February 24, 2024

Marie Reed of the Federal Savings and Loan Association sits next to a million dollars in cash.
The current market turbulence may have most investors down at the moment, but 2021 was a year of growth for high-net-worth individuals’ wealth.
Capgemini found in its latest World Wealth Report that strong stock market performance last year helped boost wealth around the world, with the global high-net-worth population growing by nearly 8%, and wealth for the group up a similar amount, or $6.4 trillion.
North American individuals saw a boom of 13.8% wealth growth, and a 13.2% boost to the high-net-worth population. In contrast, Asia Pacific, which usually tops the charts, saw a 5.4% growth of high-net-worth wealth last year.
“Wealth development is resoundingly resilient, and even against the backdrop of geopolitical turmoil the growth rate will remain positive,” said Anna Zakrewski, global leader of Boston Consulting Group’s wealth management segment, in a press release. “[Wealth managers] must make strategic choices to remain competitive.”
Despite the ongoing pandemic, Covid had little impact on how the world’s wealthiest investors chose where to put their money, according to Capgemini. Investors were positive in their mindset, looking to equities and alternative investments. They also favored environmental, social and governance (ESG) investment options, an area where wealth management firms still have room to grow and meet demand as governments ramp up their policy focus on net zero initiatives and recovery in the wake of the pandemic. Boston Consulting Group estimates that by 2026, sustainable investing could account for 8% to 17% of privately invested wealth, an increase from today’s 4% to 11%.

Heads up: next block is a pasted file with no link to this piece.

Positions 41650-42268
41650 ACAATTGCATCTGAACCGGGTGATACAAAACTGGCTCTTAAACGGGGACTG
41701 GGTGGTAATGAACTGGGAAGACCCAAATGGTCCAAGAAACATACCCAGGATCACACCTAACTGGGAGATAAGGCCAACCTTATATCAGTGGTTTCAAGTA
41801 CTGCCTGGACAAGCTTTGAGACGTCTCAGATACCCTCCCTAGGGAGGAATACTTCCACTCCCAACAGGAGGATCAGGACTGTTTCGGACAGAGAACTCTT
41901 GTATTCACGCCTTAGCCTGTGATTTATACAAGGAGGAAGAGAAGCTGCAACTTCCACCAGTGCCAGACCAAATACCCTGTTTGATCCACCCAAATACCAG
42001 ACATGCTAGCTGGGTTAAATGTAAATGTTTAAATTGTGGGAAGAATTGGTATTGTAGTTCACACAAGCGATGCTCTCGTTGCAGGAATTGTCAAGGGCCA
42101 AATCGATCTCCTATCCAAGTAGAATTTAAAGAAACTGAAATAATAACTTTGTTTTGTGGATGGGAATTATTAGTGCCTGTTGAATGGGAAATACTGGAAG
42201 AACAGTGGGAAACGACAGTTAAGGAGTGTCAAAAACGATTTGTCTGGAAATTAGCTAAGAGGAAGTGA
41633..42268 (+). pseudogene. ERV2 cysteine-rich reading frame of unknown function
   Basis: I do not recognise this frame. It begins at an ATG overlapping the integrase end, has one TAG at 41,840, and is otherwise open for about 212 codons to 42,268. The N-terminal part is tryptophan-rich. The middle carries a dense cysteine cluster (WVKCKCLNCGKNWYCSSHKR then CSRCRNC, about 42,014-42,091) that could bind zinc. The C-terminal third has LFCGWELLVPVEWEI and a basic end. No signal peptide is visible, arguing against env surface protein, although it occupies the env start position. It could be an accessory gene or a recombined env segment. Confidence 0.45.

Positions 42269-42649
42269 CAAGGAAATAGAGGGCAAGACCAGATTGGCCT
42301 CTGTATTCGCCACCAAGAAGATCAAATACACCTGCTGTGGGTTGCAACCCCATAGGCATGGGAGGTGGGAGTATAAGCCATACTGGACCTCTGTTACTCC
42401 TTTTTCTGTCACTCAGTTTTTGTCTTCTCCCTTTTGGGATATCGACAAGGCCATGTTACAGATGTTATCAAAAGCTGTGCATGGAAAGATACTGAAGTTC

Of course, the question remains as to how 2022 will shake out. At the moment, the markets are still suffering from a slew of problems, ranging from rising inflation and spiking interest rates to gas prices and Russia’s war with Ukraine. Such difficulties may push investors harder, forcing them to restructure their portfolios.
This is an opportunity for wealth managers to play on the trends of 2021, with the wealth boom and interest in alternative investments, to lead clients in new areas and better balance their portfolios.
For instance, digital assets have become an increasingly important part of investors’ portfolios, with 91% of high-net-worth individuals under the age of 40 holding digital assets, according to Capgemini. Some 71% overall invest in digital assets, and most say cryptocurrencies are their favorite digital option.
But the price of Bitcoin BTC has fallen more than 50% year-to-date, with the price hovering above $20,000 at the start of July, compared to nearly $50,000 at the start of the year. So what other digital options are available that could appeal to clients?
Wealth management firms have the opportunity to build the digital asset part of their business to not only meet the demands of their clients, but also to educate those ready to expand their limited experience in the space but showing them alternatives to cryptocurrencies and finding ways to counterbalance the volatility of options like Bitcoin. Boston Consulting Group noted that almost 80% of wealth management clients they surveyed said they would consider increasing their crypto holdings if wealth managers offered advisory and education services.
Times of turbulence are opportunities for communication and education in ways that bull markets often are not. Right now investors are looking for guidance, and trying to decide how to control their losses. Last year’s wealth boom provided a buffer, so wealth managers must look forward to keep their clients engaged and positive.


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